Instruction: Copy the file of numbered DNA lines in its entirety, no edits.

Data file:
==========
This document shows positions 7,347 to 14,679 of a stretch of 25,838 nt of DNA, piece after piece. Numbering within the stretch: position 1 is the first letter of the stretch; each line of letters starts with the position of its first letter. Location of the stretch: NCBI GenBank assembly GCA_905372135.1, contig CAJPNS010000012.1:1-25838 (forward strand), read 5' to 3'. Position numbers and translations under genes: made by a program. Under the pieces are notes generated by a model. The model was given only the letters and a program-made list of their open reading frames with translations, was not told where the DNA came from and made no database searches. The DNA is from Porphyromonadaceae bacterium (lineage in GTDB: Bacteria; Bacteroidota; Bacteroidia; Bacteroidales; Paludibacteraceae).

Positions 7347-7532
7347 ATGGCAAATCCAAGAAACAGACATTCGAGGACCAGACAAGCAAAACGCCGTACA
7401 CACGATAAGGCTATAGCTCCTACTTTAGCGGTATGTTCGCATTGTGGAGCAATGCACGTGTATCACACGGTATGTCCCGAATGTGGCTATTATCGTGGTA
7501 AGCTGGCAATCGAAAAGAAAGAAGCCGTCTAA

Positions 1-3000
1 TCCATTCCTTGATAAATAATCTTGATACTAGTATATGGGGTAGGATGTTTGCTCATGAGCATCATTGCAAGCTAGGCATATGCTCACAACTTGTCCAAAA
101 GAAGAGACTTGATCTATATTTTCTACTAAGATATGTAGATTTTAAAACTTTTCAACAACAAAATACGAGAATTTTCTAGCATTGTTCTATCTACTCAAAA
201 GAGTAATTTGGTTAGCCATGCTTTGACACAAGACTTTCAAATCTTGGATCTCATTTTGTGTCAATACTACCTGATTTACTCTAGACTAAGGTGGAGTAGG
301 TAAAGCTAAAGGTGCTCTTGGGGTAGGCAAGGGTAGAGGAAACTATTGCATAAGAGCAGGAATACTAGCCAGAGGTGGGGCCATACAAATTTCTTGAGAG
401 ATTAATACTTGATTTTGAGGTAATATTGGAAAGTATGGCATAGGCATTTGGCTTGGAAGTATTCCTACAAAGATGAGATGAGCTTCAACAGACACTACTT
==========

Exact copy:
This document shows positions 7,347 to 14,679 of a stretch of 25,838 nt of DNA, piece after piece. Numbering within the stretch: position 1 is the first letter of the stretch; each line of letters starts with the position of its first letter. Location of the stretch: NCBI GenBank assembly GCA_905372135.1, contig CAJPNS010000012.1:1-25838 (forward strand), read 5' to 3'. Position numbers and translations under genes: made by a program. Under the pieces are notes generated by a model. The model was given only the letters and a program-made list of their open reading frames with translations, was not told where the DNA came from and made no database searches. The DNA is from Porphyromonadaceae bacterium (lineage in GTDB: Bacteria; Bacteroidota; Bacteroidia; Bacteroidales; Paludibacteraceae).

Positions 7347-7532
7347 ATGGCAAATCCAAGAAACAGACATTCGAGGACCAGACAAGCAAAACGCCGTACA
7401 CACGATAAGGCTATAGCTCCTACTTTAGCGGTATGTTCGCATTGTGGAGCAATGCACGTGTATCACACGGTATGTCCCGAATGTGGCTATTATCGTGGTA
7501 AGCTGGCAATCGAAAAGAAAGAAGCCGTCTAA

Positions 1-3000
1 TCCATTCCTTGATAAATAATCTTGATACTAGTATATGGGGTAGGATGTTTGCTCATGAGCATCATTGCAAGCTAGGCATATGCTCACAACTTGTCCAAAA
101 GAAGAGACTTGATCTATATTTTCTACTAAGATATGTAGATTTTAAAACTTTTCAACAACAAAATACGAGAATTTTCTAGCATTGTTCTATCTACTCAAAA
201 GAGTAATTTGGTTAGCCATGCTTTGACACAAGACTTTCAAATCTTGGATCTCATTTTGTGTCAATACTACCTGATTTACTCTAGACTAAGGTGGAGTAGG
301 TAAAGCTAAAGGTGCTCTTGGGGTAGGCAAGGGTAGAGGAAACTATTGCATAAGAGCAGGAATACTAGCCAGAGGTGGGGCCATACAAATTTCTTGAGAG
401 ATTAATACTTGATTTTGAGGTAATATTGGAAAGTATGGCATAGGCATTTGGCTTGGAAGTATTCCTACAAAGATGAGATGAGCTTCAACAGACACTACTT